The Warburg effect is a common metabolic phenotype in tumors, where CSCs are heavily dependent on glycolysis . We performed the scMetabolism tool to assess the metabolic profile of each melanoma cell subpopulation, and the results showed that the metabolic level of cluster 1 was significantly higher than that of the other subpopulations, especially glycolysis (Fig. 5J, K). To determine by what pathway JUP/AGR2/LYPD3 signaling affects metabolism, we calculated the correlation of signaling molecules with six key enzymes of glycolysis based on TCGA-SKCM (Fig. 5L). The results showed that Solute Carrier Family 2 Member 1 (SLC2A1, also named GLUT1) was significantly positively correlated with all three signaling molecules (P < 0.05). Western blot confirmed that GLUT1 is a downstream regulatory target of JUP/AGR2/LYPD3 signaling (Fig. 5M, N). Together, the results suggest that JUP/AGR2/LYPD3 signaling plays a role in maintaining tumor cell stemness and enhances the glycolytic phenotype.
High-dimension weighted correlation network analysis (hdWGCNA) analysis highlights the biological properties of cluster 1
Herein, hdWGCNA pipeline was used to explore the potential features of cluster 1. As shown in Fig. 6A, B, nine gene modules (M1-M9) were obtained, with the top hub gene distributed along the hdWGCNA pipeline. Figure 6C illustrates the correlation between modules. We focused on modules significantly associated with cluster 1 and found that M1 is highly expressed on cluster 1 (red box, Fig. 6D, E, Additional file 1: Fig. S6). Enrichment analysis showed that M1 is involved in a large number of cancer-associated signaling pathways, including glycolysis, cadherin binding, and hypoxia-inducible factor (HIF)-1 signaling (Fig. 6F–G). Further analysis showed that all hub genes in M1 were overexpressed in tumor tissues and were detrimental to OS (Fig. 6H, I, HR > 1). Parallelly, the cell–cell communication analysis was also performed using cellchat tool (Fig. 6J, K). Interestingly, compared to the subpopulation of highly differentiated cells (cluster 0), the subpopulation of poorly differentiated cells (cluster 1) had a relatively weak overall ability to communicate with T cells (Fig. 6L–O). This implies that cluster 1 may contribute to the immunosuppressive state of TME.
JUP/AGR2/LYPD3 signaling promotes tumor growth and remodels the cytoskeleton
We first demonstrated in vivo that upregulation of JUP levels significantly increased tumor growth rate and weight compared to controls, and that this effect was partially reversed by sh-LYPD3 (Fig. 7A–C, P < 0.05). In addition, JUP/AGR2/LYPD3 signaling was shown to have a regulatory role for GLUT1 in vivo (Fig. 7D, P < 0.0001).
Alterations in gene transcription and biological function of cells are often accompanied by morphological changes. It has been established that CSCs drive tumor progression by promoting an invasive phenotype . Furthermore, the highly dynamic and polarized actin cytoskeleton is required for tumor cell migration and invasion into healthy tissue . We demonstrated in vivo that upregulation of JUP/AGR2/LYPD3 signaling contributes to the regulation of the actin cytoskeleton (Fig. 7E, F, P < 0.05) and obtained similar results in in vitro experiments (Fig. 7G, H, P < 0.05). More importantly, cytoskeletal remodeling induced by polymerization of newly generated actin means that cells are able to form specialized cytoarchitectures such as denser filopodia, lamellipodia, and invadopodia. We stained and visualized the cytoskeleton using phalloidin and found that JUP/AGR2/LYPD3 can help melanoma cells form pseudopodia (Fig. 7I).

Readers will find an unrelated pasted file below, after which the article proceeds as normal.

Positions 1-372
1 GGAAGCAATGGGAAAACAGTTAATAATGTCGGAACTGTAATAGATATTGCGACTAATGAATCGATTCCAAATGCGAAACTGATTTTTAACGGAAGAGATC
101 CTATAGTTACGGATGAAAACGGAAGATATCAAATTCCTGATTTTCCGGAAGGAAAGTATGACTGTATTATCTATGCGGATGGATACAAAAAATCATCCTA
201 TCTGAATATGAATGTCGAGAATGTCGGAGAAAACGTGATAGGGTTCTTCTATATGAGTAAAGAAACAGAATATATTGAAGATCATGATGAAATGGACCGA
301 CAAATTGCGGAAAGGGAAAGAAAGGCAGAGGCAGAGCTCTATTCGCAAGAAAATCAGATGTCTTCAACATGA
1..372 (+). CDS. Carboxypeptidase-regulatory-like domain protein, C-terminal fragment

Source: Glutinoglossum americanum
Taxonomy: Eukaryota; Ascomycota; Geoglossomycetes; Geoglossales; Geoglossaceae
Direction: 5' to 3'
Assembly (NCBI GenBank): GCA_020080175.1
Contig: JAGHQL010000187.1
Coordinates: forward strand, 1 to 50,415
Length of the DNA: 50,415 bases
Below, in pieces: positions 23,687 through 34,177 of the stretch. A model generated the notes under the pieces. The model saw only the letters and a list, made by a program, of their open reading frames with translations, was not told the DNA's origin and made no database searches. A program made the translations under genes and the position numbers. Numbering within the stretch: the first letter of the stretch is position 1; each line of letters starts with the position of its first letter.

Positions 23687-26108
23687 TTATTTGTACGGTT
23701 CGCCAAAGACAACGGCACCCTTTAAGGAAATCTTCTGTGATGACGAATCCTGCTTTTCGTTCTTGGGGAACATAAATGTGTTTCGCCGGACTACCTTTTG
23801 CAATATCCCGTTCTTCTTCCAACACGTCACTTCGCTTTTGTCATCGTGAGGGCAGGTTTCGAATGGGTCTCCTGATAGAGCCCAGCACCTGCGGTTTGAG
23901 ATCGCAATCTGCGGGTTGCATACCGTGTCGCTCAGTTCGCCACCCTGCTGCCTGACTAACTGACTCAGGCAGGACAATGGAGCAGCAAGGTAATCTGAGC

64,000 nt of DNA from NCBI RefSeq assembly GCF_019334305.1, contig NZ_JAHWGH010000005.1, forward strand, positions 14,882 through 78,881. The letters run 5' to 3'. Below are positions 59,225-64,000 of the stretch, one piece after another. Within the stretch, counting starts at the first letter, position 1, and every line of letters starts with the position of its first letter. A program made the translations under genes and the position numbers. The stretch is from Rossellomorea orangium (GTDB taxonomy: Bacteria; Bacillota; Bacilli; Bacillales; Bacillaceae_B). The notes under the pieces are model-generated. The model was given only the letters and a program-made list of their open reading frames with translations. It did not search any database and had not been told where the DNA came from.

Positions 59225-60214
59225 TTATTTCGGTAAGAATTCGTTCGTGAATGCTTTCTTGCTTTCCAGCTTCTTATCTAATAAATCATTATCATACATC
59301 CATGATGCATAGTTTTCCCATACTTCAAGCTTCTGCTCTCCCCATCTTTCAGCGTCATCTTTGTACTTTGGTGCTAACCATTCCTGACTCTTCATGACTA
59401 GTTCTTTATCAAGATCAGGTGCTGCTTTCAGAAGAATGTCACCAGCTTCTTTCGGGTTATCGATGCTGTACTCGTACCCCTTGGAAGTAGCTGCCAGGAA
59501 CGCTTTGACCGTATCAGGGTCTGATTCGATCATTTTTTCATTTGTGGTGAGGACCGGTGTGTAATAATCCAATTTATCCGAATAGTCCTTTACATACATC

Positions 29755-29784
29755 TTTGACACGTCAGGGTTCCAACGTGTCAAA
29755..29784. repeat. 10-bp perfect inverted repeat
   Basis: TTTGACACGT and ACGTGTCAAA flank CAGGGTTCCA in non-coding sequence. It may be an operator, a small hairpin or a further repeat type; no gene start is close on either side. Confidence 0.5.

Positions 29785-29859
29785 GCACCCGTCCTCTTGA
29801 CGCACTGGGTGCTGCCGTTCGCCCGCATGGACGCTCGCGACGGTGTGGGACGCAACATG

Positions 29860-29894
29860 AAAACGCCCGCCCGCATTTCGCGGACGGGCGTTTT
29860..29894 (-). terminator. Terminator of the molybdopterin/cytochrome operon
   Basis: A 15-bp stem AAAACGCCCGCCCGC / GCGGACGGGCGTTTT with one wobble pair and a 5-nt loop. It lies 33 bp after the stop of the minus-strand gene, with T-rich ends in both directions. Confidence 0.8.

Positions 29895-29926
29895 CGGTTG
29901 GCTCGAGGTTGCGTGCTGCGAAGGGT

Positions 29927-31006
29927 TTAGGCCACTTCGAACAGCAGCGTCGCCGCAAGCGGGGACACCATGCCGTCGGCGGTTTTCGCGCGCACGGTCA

Identification of LYPD3 as an immunosuppressive factor
As a well-known immunogenic cancer, melanoma is impressive for its abundant antigen and antigen-specific lymphocytes . Therefore, in order to survive and metastasize, melanoma cells must acquire robust immune evasion properties, usually through various pathways mediating T cell dysfunction thereby shaping a broadly immunosuppressive TME [46, 47]. In this study, the “ssGSEA” method was used to estimate immune cell infiltration. We observed a weak negative correlation between LYPD3 level and CD8 + T cell abundance (Fig. 8A, R = − 0.118, P < 0.05). Interestingly, the negative correlation between LYPD3 and CD8 + T cells was more obvious in C2 compared to C1, and the abundance of immune cell infiltration was lower in C2 (Fig. 8B–D). These data implied that LYPD3 appeared to correlate with the immunosuppressive profile of C2. Considering that we have demonstrated the regulatory function of LYPD3 on the maintenance of tumor cell stemness, and that CSCs are usually accompanied by increased expression of immunosuppressive pathways, we speculated that LYPD3 may be an immunosuppressive factor. To test this conjecture, we included an ICB dataset to examine the relationship between LYPD3 expression and immunotherapy response. The results showed that LYPD3 expression was lower in responsive patients than in non-responsive patients and that LYPD3 levels decreased in patients after ICB treatment (Fig. 8E, F). In addition, patients with high LYPD3 expression had a poor prognosis (Fig. 8G). Although statistical significance was not reached due to the relatively small sample size, we observed a positive correlation between LYPD3 levels and T-cell dysfunction score (Fig. 8H, R = 0.29, P = 2.5e−10).